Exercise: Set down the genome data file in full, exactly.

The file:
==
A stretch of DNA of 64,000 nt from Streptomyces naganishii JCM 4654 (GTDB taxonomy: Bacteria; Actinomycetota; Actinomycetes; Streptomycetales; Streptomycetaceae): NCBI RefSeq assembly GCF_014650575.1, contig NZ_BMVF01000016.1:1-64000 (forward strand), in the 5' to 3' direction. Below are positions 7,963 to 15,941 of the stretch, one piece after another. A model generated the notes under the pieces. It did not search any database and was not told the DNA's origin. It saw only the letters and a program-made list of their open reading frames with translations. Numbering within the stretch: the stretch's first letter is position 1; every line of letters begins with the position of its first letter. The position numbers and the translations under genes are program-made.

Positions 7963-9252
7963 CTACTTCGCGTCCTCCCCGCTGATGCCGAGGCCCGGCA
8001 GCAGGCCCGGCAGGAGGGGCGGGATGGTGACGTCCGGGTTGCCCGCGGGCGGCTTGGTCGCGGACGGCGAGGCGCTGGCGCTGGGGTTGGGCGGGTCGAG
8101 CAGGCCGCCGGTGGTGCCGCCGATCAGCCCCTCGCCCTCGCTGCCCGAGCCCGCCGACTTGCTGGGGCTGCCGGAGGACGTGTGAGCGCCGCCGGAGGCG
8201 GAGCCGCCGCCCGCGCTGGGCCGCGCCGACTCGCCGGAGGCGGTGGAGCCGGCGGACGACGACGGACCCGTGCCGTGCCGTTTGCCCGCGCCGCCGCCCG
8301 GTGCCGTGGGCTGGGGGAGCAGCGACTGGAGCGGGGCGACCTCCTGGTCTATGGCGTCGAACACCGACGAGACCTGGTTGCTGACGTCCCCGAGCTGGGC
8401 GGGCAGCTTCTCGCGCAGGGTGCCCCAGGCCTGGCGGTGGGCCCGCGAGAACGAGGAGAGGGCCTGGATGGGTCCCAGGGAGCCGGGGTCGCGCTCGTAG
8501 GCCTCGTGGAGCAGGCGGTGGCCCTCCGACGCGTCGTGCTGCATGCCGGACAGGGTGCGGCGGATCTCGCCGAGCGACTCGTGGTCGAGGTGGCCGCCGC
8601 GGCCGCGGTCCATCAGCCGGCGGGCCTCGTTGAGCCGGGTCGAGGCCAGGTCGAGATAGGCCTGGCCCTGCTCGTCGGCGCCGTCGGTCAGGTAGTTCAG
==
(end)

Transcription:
A stretch of DNA of 64,000 nt from Streptomyces naganishii JCM 4654 (GTDB taxonomy: Bacteria; Actinomycetota; Actinomycetes; Streptomycetales; Streptomycetaceae): NCBI RefSeq assembly GCF_014650575.1, contig NZ_BMVF01000016.1:1-64000 (forward strand), in the 5' to 3' direction. Below are positions 7,963 to 15,941 of the stretch, one piece after another. A model generated the notes under the pieces. It did not search any database and was not told the DNA's origin. It saw only the letters and a program-made list of their open reading frames with translations. Numbering within the stretch: the stretch's first letter is position 1; every line of letters begins with the position of its first letter. The position numbers and the translations under genes are program-made.

Positions 7963-9252
7963 CTACTTCGCGTCCTCCCCGCTGATGCCGAGGCCCGGCA
8001 GCAGGCCCGGCAGGAGGGGCGGGATGGTGACGTCCGGGTTGCCCGCGGGCGGCTTGGTCGCGGACGGCGAGGCGCTGGCGCTGGGGTTGGGCGGGTCGAG
8101 CAGGCCGCCGGTGGTGCCGCCGATCAGCCCCTCGCCCTCGCTGCCCGAGCCCGCCGACTTGCTGGGGCTGCCGGAGGACGTGTGAGCGCCGCCGGAGGCG
8201 GAGCCGCCGCCCGCGCTGGGCCGCGCCGACTCGCCGGAGGCGGTGGAGCCGGCGGACGACGACGGACCCGTGCCGTGCCGTTTGCCCGCGCCGCCGCCCG
8301 GTGCCGTGGGCTGGGGGAGCAGCGACTGGAGCGGGGCGACCTCCTGGTCTATGGCGTCGAACACCGACGAGACCTGGTTGCTGACGTCCCCGAGCTGGGC
8401 GGGCAGCTTCTCGCGCAGGGTGCCCCAGGCCTGGCGGTGGGCCCGCGAGAACGAGGAGAGGGCCTGGATGGGTCCCAGGGAGCCGGGGTCGCGCTCGTAG
8501 GCCTCGTGGAGCAGGCGGTGGCCCTCCGACGCGTCGTGCTGCATGCCGGACAGGGTGCGGCGGATCTCGCCGAGCGACTCGTGGTCGAGGTGGCCGCCGC
8601 GGCCGCGGTCCATCAGCCGGCGGGCCTCGTTGAGCCGGGTCGAGGCCAGGTCGAGATAGGCCTGGCCCTGCTCGTCGGCGCCGTCGGTCAGGTAGTTCAG